You are a person of great influence. If you could start a movement that would bring the most amount of good to the most amount of people, what would that be? You never know what your idea can trigger. 🙂

I encourage everyone to pay attention to their voice. I believe we often go through life leaving our voice on autopilot, letting it run through the vocabulary and grammar we know, and using it to simply transmit information from our mind to someone else’s. It is as mundane and banal to us as walking.

But as athletes know, when you learn how to properly move your legs — with technique — you can cover vastly greater distances. Learning how to properly use our voice to persuade, influence, motivate, and inspire others is one of the most empowering feelings in the world and will allow us to cover vastly greater distance in our personal lives and professional careers.

How can our readers further follow you online?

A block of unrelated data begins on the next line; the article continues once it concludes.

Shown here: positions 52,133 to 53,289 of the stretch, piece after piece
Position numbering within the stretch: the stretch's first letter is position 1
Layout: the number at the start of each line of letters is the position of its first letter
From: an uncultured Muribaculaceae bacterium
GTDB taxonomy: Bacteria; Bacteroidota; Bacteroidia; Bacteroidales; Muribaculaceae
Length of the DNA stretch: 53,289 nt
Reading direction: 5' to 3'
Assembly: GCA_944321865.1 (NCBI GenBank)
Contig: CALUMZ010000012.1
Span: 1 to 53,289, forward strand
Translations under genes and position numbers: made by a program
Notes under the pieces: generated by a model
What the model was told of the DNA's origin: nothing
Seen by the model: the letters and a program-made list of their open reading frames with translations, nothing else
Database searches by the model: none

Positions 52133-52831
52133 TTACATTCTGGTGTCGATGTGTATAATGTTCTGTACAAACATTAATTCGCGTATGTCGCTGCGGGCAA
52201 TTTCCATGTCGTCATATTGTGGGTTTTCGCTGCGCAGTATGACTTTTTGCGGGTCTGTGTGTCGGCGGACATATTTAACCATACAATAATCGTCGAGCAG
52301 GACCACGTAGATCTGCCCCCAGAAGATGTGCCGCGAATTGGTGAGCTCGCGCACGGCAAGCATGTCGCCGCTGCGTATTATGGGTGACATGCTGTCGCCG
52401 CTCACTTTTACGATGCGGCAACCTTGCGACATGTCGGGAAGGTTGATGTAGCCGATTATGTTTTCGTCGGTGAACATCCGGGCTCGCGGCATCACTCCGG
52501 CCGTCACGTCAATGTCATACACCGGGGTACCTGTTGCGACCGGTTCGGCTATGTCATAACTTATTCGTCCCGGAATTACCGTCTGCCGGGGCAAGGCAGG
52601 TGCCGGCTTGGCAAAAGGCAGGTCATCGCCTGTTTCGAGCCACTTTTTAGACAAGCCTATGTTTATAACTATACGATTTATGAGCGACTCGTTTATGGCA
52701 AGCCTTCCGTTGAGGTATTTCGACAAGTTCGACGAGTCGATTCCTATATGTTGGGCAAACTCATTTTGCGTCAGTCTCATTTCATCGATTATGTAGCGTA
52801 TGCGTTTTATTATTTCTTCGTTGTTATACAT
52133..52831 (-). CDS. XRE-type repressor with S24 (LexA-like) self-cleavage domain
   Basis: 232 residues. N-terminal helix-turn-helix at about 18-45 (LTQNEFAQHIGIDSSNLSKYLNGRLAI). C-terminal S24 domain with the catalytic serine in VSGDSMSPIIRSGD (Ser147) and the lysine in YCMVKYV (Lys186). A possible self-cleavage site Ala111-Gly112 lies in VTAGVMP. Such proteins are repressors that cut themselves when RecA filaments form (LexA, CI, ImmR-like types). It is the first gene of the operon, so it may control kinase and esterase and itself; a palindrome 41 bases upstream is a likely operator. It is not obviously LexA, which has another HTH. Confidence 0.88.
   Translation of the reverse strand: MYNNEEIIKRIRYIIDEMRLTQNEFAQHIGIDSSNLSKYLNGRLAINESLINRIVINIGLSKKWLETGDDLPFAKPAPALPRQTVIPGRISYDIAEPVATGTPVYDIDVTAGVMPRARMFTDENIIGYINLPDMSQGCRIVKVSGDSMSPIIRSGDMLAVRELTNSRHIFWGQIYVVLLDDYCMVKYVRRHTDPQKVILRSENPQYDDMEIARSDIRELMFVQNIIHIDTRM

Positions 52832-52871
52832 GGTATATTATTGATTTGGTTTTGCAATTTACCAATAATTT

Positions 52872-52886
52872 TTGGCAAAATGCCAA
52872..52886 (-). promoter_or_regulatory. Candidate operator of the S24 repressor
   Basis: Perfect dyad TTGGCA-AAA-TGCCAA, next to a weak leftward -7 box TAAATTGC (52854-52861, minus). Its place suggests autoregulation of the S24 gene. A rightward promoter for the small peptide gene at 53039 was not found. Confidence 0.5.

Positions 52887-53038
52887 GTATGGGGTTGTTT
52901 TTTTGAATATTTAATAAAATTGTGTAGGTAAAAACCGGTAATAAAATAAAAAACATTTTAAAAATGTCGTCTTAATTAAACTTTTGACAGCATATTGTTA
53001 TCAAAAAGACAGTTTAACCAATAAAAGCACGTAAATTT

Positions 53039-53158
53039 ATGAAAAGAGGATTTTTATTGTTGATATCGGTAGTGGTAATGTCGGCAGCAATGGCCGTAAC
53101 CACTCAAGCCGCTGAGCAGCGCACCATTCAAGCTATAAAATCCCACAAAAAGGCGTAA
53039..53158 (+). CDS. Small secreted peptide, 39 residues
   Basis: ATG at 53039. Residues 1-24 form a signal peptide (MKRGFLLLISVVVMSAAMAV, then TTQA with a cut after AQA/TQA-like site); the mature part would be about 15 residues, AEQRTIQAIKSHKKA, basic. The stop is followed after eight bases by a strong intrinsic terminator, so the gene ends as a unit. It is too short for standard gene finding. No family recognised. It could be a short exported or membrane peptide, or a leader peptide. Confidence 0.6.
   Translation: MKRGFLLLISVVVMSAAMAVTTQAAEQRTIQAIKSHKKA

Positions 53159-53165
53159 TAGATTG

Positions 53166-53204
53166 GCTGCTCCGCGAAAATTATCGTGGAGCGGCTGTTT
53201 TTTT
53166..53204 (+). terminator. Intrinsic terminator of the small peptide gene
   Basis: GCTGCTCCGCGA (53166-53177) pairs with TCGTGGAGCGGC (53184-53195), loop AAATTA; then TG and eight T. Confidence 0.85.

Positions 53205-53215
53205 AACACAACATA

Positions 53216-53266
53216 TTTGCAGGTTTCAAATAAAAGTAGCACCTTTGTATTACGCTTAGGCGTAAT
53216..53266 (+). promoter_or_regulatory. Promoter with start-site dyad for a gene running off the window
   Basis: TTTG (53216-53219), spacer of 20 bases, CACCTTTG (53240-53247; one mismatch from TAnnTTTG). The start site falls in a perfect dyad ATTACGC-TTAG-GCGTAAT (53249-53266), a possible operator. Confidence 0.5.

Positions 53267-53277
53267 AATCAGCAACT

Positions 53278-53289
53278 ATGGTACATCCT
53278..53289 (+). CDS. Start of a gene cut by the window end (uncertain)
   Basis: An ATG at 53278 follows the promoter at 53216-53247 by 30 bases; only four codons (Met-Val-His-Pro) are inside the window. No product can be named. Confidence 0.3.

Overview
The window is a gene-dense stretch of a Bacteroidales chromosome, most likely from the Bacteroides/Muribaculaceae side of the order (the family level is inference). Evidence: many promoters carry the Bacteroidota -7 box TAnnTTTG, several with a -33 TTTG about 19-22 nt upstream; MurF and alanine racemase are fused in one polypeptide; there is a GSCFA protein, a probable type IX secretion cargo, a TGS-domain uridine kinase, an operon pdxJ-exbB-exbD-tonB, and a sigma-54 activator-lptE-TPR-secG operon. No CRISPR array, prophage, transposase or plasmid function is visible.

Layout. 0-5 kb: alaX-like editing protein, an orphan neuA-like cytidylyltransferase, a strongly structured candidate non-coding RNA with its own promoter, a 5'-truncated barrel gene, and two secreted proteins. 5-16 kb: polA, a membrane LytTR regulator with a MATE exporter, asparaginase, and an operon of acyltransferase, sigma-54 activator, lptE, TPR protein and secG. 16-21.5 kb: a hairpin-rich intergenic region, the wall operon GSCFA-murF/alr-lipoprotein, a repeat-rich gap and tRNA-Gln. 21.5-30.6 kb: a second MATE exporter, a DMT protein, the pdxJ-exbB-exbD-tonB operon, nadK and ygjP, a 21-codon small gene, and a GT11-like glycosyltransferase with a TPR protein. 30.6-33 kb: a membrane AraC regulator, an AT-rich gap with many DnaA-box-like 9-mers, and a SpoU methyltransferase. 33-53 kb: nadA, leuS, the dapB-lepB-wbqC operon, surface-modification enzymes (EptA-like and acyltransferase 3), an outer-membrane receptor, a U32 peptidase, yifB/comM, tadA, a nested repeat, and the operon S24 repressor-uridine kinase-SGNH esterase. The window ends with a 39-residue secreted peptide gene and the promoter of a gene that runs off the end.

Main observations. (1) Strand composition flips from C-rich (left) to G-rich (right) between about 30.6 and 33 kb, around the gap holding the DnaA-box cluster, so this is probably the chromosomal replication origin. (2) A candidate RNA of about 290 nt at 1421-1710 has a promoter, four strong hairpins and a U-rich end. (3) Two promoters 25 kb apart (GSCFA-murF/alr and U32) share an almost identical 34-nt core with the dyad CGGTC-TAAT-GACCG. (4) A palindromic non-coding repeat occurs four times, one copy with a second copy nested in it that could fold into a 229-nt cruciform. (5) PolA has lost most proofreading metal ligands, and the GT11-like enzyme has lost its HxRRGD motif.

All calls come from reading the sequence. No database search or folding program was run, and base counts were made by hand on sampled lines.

I have a ton of free resources and blog articles on my website Readers can also follow me on LinkedIn ( for daily posts on communication, presentation, and storytelling.

Thank you for the time you spent sharing these fantastic insights. We wish you only continued success in your great work!

About the Interviewer: Cynthia Corsetti is an esteemed executive coach with over two decades in corporate leadership and 11 years in executive coaching. Author of the upcoming book, “Dark Drivers,” she guides high-performing professionals and Fortune 500 firms to recognize and manage underlying influences affecting their leadership. Beyond individual coaching, Cynthia offers a 6-month executive transition program and partners with organizations to nurture the next wave of leadership excellence.